Why does the desert southwest and parts of the Rockies develop a summer thunderstorm season?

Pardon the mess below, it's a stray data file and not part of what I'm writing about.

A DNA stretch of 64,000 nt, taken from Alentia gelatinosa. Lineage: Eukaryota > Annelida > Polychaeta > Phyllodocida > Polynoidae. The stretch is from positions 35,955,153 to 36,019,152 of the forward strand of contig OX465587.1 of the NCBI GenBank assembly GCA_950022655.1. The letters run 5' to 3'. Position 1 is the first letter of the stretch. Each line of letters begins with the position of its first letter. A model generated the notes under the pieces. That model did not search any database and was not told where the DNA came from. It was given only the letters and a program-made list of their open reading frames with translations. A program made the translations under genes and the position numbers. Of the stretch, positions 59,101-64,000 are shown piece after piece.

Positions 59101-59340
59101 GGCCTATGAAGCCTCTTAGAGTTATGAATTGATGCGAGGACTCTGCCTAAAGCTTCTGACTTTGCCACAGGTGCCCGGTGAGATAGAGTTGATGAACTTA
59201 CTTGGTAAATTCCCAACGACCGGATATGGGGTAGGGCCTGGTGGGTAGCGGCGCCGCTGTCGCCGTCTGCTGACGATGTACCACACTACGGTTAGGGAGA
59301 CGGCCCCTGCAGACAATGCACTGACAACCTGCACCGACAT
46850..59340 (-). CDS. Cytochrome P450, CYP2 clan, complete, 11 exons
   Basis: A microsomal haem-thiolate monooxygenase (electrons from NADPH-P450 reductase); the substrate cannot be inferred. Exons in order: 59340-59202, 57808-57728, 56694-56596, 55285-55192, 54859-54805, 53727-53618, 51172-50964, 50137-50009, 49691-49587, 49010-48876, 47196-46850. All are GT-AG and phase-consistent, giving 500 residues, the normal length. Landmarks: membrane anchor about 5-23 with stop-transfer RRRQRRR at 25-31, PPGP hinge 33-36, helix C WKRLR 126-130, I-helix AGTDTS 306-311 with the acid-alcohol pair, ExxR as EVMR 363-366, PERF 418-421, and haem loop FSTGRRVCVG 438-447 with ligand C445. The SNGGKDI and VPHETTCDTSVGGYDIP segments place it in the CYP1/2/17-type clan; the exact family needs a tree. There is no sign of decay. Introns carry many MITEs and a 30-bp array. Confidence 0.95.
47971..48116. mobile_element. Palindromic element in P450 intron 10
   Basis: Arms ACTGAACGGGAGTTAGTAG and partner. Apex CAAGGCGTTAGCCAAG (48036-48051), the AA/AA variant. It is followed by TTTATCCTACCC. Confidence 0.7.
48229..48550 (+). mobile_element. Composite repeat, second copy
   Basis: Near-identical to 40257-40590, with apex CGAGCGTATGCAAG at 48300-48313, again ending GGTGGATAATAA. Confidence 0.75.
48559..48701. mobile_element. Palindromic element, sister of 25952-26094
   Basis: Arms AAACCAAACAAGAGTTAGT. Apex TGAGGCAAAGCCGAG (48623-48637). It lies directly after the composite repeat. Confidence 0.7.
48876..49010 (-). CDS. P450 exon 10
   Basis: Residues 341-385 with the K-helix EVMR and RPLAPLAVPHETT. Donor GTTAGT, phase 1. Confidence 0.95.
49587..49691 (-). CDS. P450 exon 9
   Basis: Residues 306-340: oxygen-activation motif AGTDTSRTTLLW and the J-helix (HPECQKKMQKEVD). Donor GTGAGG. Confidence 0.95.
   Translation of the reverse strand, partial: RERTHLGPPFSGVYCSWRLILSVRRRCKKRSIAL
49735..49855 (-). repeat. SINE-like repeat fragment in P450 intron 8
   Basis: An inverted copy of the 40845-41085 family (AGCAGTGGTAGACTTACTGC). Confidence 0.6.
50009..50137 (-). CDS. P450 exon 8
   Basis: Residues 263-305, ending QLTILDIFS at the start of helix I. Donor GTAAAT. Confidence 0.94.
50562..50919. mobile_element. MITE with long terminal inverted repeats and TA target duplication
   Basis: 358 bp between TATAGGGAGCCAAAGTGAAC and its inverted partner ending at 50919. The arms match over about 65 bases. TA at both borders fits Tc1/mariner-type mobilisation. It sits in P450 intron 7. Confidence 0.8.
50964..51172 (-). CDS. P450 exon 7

The reason is called 'the summer monsoon pattern'. Contrary to popular belief, monsoons occur beyond the tropics. As the Bermuda High settles off the southeastern US over the Atlantic and a low over southeastern California, the circulation around those pressure patterns direct warm, moist ocean air first over northern Mexico, then over New Mexico-typically in May. The combination of sun-heated ground and moist air just above leads to very unstable conditions conducive to producing thunderstorms. As the summer arrives, the monsoon leads to increasing thunderstorm activity (typically during the afternoon hours) over Arizona, SE California, Colorado and Utah.